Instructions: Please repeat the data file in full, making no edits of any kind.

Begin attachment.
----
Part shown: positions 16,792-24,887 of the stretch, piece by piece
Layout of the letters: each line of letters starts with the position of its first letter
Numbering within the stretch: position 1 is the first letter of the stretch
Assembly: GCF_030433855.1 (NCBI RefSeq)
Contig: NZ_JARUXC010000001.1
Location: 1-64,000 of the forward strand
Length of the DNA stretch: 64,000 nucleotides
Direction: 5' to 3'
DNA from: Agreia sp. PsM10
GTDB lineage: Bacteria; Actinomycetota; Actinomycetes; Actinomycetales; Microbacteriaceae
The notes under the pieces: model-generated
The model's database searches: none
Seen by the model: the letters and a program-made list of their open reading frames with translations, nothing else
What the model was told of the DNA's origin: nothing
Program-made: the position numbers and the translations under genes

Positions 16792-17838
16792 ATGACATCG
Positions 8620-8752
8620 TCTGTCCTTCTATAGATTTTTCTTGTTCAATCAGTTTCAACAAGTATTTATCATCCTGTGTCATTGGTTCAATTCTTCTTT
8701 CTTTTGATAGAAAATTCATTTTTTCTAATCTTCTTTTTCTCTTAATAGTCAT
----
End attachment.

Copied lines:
Part shown: positions 16,792-24,887 of the stretch, piece by piece
Layout of the letters: each line of letters starts with the position of its first letter
Numbering within the stretch: position 1 is the first letter of the stretch
Assembly: GCF_030433855.1 (NCBI RefSeq)
Contig: NZ_JARUXC010000001.1
Location: 1-64,000 of the forward strand
Length of the DNA stretch: 64,000 nucleotides
Direction: 5' to 3'
DNA from: Agreia sp. PsM10
GTDB lineage: Bacteria; Actinomycetota; Actinomycetes; Actinomycetales; Microbacteriaceae
The notes under the pieces: model-generated
The model's database searches: none
Seen by the model: the letters and a program-made list of their open reading frames with translations, nothing else
What the model was told of the DNA's origin: nothing
Program-made: the position numbers and the translations under genes

Positions 16792-17838
16792 ATGACATCG
Positions 8620-8752
8620 TCTGTCCTTCTATAGATTTTTCTTGTTCAATCAGTTTCAACAAGTATTTATCATCCTGTGTCATTGGTTCAATTCTTCTTT
8701 CTTTTGATAGAAAATTCATTTTTTCTAATCTTCTTTTTCTCTTAATAGTCAT